As I mentioned in a previous post about Chinese dining, sometimes it’s nice not to have to make any ordering decisions. In the past, I’ve managed to find a few dishes on the table that I like. Last night was a little different.
We arrived late to dinner with some of Stephen’s associates last night (thanks, Beijing traffic!) so there was already food on the table when we arrived. Directly in front of me were a plate of cucumbers in a soy sauce and a plate of tiny shrimp. In the usual Chinese style, the shrimp still had their shells, heads and tails. Prospects were not looking good. A duck dish arrived and the waitress placed it on the opposite end of the table. One of our dinner companions gave me a heaping helping on my plate, but once I had finished it, I had no way to communicate “I want more!” without interrupting their conversation or standing up and reaching across the table. So I ate the cucumbers. I don’t even like cucumbers. But at the time they were much better than the spicy beef, ambiguous seafood dish or smelly green vegetables. I took a break, hoping for better food to arrive, but knew it was a bad idea. I knew conversation would lull in a minute and everyone would look up and question why I wasn’t eating anything. So I went for the shrimp.
I have yet to master how to eat a shrimp that hasn’t been peeled. Besides my whole not eating food with eyeballs still attached policy, I also stay away from them because I have no idea how to properly consume them. I held the little guy’s bug-eyed head steady with my chopsticks and tried to peel off his tail and shell. It was so tiny that when I removed one leg, half of his body came with it. I struggled with his tail and suddenly his head shot off. I did a quick look around the table and restaurant to see if anyone had noticed the airborne shrimp head. Luckily everyone was too into their conversations and unrecognizable seafood. I had visions of the waitress tripping on my shrimp head as she tried to fill my glass. No more shrimp for me.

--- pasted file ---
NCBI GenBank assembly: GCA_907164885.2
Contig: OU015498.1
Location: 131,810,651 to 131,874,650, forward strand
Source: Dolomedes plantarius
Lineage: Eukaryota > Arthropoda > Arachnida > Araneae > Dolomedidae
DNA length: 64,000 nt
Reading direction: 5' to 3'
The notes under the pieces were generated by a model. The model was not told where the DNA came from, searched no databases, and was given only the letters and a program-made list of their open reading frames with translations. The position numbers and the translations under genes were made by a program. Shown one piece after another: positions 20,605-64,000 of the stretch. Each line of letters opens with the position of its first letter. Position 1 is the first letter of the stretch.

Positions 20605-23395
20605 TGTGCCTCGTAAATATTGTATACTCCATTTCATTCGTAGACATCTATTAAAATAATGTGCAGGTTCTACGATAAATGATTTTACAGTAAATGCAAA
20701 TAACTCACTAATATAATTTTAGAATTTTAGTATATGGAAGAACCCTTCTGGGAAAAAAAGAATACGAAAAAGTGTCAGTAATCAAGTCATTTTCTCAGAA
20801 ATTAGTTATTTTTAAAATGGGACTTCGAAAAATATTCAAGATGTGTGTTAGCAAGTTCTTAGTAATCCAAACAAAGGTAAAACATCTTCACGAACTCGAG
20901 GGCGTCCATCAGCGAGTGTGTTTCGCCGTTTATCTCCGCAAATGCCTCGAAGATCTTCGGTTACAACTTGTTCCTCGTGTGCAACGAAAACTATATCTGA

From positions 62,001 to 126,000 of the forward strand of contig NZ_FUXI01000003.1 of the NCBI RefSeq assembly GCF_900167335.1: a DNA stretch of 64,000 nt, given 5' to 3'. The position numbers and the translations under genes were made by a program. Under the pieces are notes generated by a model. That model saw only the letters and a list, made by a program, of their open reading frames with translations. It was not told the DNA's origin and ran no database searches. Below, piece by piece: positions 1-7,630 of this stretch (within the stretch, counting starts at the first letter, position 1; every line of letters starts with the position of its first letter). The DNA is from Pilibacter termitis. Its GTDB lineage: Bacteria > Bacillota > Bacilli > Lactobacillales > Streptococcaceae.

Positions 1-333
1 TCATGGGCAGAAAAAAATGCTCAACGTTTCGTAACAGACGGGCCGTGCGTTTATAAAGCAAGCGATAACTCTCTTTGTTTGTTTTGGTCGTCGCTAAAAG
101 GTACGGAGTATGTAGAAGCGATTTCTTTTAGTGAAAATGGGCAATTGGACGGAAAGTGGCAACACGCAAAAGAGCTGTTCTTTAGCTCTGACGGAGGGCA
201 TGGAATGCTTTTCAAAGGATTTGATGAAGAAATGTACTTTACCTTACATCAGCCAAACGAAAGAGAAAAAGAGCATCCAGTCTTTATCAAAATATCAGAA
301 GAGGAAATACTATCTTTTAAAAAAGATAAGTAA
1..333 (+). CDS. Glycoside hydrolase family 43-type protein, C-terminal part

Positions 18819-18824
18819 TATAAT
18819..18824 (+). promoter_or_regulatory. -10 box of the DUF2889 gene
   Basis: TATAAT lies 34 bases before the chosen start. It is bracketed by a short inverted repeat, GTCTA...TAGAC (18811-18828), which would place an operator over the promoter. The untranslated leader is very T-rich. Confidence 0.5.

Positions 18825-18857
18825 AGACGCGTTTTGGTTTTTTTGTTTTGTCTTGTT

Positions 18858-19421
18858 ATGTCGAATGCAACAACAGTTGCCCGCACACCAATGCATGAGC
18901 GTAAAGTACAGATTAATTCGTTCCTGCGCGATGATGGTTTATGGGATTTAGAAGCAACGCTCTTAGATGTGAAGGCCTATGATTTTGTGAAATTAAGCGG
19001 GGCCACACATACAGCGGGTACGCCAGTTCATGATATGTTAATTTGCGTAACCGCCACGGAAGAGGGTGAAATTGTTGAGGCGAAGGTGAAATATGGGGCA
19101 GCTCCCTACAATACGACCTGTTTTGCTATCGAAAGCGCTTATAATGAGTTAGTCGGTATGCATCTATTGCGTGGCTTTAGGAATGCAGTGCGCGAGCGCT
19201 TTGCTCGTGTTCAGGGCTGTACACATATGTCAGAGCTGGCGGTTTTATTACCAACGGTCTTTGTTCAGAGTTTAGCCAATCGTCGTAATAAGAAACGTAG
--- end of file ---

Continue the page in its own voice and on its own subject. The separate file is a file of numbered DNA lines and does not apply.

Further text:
Amidst my shrimp struggling I noticed a large group of white tourists walk in. Suddenly I was not the only white person around . I’m assuming they were part of a tour group, as the wait staff immediately brought them pre-determined dishes. I watched from afar as they all ate fried rice with forks. One of the women launched into an uproarious laughing fit as only an overweight white woman can. The entire restaurant turned to look at her. I envied their English conversations, but was glad I was at my small Chinese-speaking table. I may not have the “real” China experience with my five-star hotel and sit-down toilets, but at least I can eat with chopsticks and stomach more than fried rice.
Pass the cucumbers.